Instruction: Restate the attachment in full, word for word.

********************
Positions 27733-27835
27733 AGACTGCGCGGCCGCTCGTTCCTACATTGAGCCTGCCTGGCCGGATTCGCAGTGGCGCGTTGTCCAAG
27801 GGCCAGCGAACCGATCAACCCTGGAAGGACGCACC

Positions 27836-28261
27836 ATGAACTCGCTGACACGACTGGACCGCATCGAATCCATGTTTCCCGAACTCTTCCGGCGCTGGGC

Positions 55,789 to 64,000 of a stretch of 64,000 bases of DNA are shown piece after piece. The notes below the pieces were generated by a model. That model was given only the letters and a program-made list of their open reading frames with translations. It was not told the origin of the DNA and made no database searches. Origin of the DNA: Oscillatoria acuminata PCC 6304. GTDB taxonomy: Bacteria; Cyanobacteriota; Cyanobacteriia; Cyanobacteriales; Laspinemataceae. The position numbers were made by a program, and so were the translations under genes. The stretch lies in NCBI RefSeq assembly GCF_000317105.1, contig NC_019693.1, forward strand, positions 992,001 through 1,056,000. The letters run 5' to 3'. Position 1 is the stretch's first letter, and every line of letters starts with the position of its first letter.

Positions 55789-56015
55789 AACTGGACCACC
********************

Positions 27733-27835
27733 AGACTGCGCGGCCGCTCGTTCCTACATTGAGCCTGCCTGGCCGGATTCGCAGTGGCGCGTTGTCCAAG
27801 GGCCAGCGAACCGATCAACCCTGGAAGGACGCACC

Positions 27836-28261
27836 ATGAACTCGCTGACACGACTGGACCGCATCGAATCCATGTTTCCCGAACTCTTCCGGCGCTGGGC

Positions 55,789 to 64,000 of a stretch of 64,000 bases of DNA are shown piece after piece. The notes below the pieces were generated by a model. That model was given only the letters and a program-made list of their open reading frames with translations. It was not told the origin of the DNA and made no database searches. Origin of the DNA: Oscillatoria acuminata PCC 6304. GTDB taxonomy: Bacteria; Cyanobacteriota; Cyanobacteriia; Cyanobacteriales; Laspinemataceae. The position numbers were made by a program, and so were the translations under genes. The stretch lies in NCBI RefSeq assembly GCF_000317105.1, contig NC_019693.1, forward strand, positions 992,001 through 1,056,000. The letters run 5' to 3'. Position 1 is the stretch's first letter, and every line of letters starts with the position of its first letter.

Positions 55789-56015
55789 AACTGGACCACC